-2.3 C
Thursday, December 5, 2019
Connecting Our Communities

A world of music now comes with a street full of food

Our World Festival of Music partners with Big Brothers Big Sisters’ King StrEATery for family fun on Saturday


Restored Victorian home in Elmira the subject of TV competition

Along with the influx of visitors that comes with the holiday season, Elmira will see one new...

New MP jumps to the next stage

Ever since he was elected as the new Liberal Member of Parliament for Kitchener-Conestoga during the October...

Sleeping Beauty wakens to the panto treatment

The classic story of Sleeping Beauty takes on a twist – as well as a boo and...

Meet the candidates

By Veronica Reiner & Aneta Rebiszewski Five candidates are vying for your vote in...


overcast clouds
-2.3 ° C
-0.6 °
-4.4 °
74 %
90 %
3 °
-3 °
-1 °
7 °
8 °

Like the fortuitous Reese’s combo of chocolate and peanut butter, the sounds of the Our World Festival of Music will be joined by the food trucks of the King StrEATery for a Saturday of family-friendly events at the civic square outside of Kitchener city hall.

The partnership between Our World, now in its 13th year, and the Big Brothers Big Sisters of Waterloo Region will see the festival’s usual evening assortment of live music start earlier in the afternoon in conjunction with the agency’s food trucks and kids’ activities.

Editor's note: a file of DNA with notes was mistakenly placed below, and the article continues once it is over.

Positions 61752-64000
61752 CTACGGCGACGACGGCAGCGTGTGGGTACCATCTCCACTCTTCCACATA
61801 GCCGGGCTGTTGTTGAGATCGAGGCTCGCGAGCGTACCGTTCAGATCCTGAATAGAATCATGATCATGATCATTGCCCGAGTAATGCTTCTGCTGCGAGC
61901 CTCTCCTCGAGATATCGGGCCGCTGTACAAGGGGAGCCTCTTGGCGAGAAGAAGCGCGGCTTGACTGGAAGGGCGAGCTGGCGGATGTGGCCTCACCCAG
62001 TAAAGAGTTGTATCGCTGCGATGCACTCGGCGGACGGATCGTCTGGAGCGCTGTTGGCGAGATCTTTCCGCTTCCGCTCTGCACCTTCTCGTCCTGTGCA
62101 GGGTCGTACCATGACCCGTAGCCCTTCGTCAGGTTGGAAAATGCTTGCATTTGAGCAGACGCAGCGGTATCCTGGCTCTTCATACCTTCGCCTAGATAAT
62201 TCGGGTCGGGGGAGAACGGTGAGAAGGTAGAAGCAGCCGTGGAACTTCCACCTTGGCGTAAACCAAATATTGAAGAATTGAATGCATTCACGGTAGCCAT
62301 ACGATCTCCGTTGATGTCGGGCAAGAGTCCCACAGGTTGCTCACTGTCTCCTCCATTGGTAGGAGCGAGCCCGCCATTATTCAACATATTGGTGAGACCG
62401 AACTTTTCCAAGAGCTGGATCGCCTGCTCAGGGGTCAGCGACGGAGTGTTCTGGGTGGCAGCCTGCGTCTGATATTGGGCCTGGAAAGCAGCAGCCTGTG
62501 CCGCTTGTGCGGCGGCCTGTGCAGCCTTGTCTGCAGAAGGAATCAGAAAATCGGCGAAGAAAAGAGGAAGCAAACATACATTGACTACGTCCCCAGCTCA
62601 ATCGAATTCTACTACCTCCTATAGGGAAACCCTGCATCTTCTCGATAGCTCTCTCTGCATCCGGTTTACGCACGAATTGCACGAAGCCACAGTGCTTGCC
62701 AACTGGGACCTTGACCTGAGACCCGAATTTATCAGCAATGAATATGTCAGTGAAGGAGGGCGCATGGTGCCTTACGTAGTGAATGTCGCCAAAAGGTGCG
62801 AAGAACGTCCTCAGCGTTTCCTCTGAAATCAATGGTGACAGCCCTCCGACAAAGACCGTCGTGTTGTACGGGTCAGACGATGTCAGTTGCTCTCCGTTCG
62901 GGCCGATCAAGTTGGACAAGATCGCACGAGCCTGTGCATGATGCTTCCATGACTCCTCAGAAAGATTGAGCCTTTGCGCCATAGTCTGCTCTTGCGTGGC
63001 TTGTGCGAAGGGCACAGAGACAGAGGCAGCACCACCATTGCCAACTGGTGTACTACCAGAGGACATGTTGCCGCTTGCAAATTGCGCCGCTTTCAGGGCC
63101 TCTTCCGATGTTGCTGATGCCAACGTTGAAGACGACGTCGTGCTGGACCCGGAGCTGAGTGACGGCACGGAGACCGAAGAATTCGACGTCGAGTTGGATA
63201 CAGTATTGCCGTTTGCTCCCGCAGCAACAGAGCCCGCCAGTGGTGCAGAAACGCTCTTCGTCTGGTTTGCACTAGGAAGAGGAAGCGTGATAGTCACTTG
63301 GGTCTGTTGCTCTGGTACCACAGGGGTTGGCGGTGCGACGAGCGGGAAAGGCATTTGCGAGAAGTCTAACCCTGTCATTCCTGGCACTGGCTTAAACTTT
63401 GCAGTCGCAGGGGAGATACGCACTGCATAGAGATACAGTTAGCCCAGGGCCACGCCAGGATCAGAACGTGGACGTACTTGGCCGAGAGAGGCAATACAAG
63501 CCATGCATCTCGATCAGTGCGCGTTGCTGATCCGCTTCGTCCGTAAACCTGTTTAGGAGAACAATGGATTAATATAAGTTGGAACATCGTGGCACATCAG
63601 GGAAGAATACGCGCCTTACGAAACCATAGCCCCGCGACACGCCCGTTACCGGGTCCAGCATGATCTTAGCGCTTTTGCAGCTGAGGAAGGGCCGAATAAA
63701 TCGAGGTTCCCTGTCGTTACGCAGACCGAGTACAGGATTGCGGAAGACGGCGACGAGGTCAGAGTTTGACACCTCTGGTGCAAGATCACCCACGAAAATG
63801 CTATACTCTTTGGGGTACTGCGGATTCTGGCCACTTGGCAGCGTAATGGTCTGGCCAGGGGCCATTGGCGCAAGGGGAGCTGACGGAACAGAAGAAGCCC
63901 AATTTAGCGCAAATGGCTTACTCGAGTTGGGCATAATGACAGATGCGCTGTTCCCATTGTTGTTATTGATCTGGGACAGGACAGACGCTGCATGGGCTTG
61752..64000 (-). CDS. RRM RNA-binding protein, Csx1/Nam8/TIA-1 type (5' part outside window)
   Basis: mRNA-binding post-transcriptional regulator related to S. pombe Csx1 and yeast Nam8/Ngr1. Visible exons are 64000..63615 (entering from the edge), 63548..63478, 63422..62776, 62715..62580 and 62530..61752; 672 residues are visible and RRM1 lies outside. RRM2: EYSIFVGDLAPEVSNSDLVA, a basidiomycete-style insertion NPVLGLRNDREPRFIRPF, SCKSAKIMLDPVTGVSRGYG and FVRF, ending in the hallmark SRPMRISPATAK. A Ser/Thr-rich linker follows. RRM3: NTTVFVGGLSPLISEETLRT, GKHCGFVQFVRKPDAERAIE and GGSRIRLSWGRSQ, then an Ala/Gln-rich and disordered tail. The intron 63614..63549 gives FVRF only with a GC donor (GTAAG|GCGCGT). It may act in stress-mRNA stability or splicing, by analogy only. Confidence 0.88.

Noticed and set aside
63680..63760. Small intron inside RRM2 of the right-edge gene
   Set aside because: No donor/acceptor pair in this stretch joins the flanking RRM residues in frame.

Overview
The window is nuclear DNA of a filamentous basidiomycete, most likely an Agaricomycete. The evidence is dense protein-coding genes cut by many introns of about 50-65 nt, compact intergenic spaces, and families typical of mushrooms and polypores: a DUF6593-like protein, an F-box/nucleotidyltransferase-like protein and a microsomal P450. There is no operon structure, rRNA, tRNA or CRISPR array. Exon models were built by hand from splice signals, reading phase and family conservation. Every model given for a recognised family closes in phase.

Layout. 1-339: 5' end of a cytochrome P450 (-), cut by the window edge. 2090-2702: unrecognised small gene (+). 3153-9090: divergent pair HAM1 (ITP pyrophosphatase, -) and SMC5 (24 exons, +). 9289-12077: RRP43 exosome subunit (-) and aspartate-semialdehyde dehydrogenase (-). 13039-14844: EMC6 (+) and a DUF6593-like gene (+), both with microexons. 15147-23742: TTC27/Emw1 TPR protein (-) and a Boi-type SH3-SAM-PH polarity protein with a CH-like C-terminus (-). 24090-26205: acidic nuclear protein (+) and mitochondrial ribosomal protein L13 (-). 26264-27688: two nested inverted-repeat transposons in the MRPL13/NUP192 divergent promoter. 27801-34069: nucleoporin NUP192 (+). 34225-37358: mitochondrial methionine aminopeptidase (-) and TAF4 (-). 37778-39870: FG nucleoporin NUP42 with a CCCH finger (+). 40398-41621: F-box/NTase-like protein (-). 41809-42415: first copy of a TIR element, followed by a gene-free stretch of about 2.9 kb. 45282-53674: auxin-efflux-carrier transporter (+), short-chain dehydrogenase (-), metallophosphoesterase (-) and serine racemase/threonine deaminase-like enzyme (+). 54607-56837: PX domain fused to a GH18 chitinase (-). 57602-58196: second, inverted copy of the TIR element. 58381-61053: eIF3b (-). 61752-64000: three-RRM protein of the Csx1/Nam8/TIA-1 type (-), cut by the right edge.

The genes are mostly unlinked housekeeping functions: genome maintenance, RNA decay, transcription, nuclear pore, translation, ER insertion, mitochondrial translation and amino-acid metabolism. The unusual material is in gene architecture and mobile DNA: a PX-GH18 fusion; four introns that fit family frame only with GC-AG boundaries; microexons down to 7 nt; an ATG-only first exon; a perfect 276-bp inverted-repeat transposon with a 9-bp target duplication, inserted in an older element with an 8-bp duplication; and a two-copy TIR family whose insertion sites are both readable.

“As a charitable organization, I’m always looking for opportunities to partner with other non-profit community groups. This is a really good fit,” says artistic director Lawrence McNaught of the joint venture.

“It’s a full day of live music. On our end, we’ll be running all kinds of children’s events,” adds Mallory Boyer of Big Brothers Big Sisters of Waterloo Region.

Headlined by Juno-Award winner QuiQue Escamilla, the free slate of live music gets underway at 3:30, a half-day earlier than the usual kickoff time for Our World. The focus on local and national acts remains, however, McNaught notes.

Things get rolling at 3:30 with Tea For Two, a duo that features smooth vocals and engaging acoustic versions of popular songs, to be followed by veteran local musician Glen Soulis & Friends at 4:30.

Next up is Jessie T., who McNaught describes as one of the region’s finest emerging singer-songwriters, showcasing captivating vocals and rhythmic guitar in some great original songs.

Local alt-rock favourites Safe As Houses are part of the lineup of free music Saturday as the Our World Festival of Music and the King StrEATery gathering of food trucks combine forces for a day of family-friendly entertainment in downtown Kitchener. The event also serves as a fundraiser for Big Brothers Big Sisters of Waterloo Region. [submitted]
At 6:30, it’s alt-rock favourites Safe As Houses, known for their beautiful songs, poetic lyrics, and lush instrumentation – intricate, catchy pop music reminiscent of Mumford and Sons. Their mature songwriting is complemented by haunting five-part harmonies. At 7:30, the Barn Katz take to the stage, offering up “real deal bluegrass” in presenting original Kentucky sounds crafted right here in Ontario.

The Barn Katz [submitted]
“They’re a legit Kentucky bluegrass band. They went over really well last year,” notes McNaught. “And, funnily enough, one of the group’s contacted by the King StrEATery folks was also here last year, Safe As Houses, who were definitely fan favourites.”

On McNaught’s radar for a few years now, a local favourite, Juneyt, will take to the Our World stage at 8:45 p.m.

Since his arrival from Turkey in 1999, Juneyt Yetkiner has become popular for his music, and also his support of many community-based organizations such Big Brothers Big Sisters of Waterloo Region. Known for his passionate playing, Juneyt is a 2017 Toronto Independent Music Awards winner.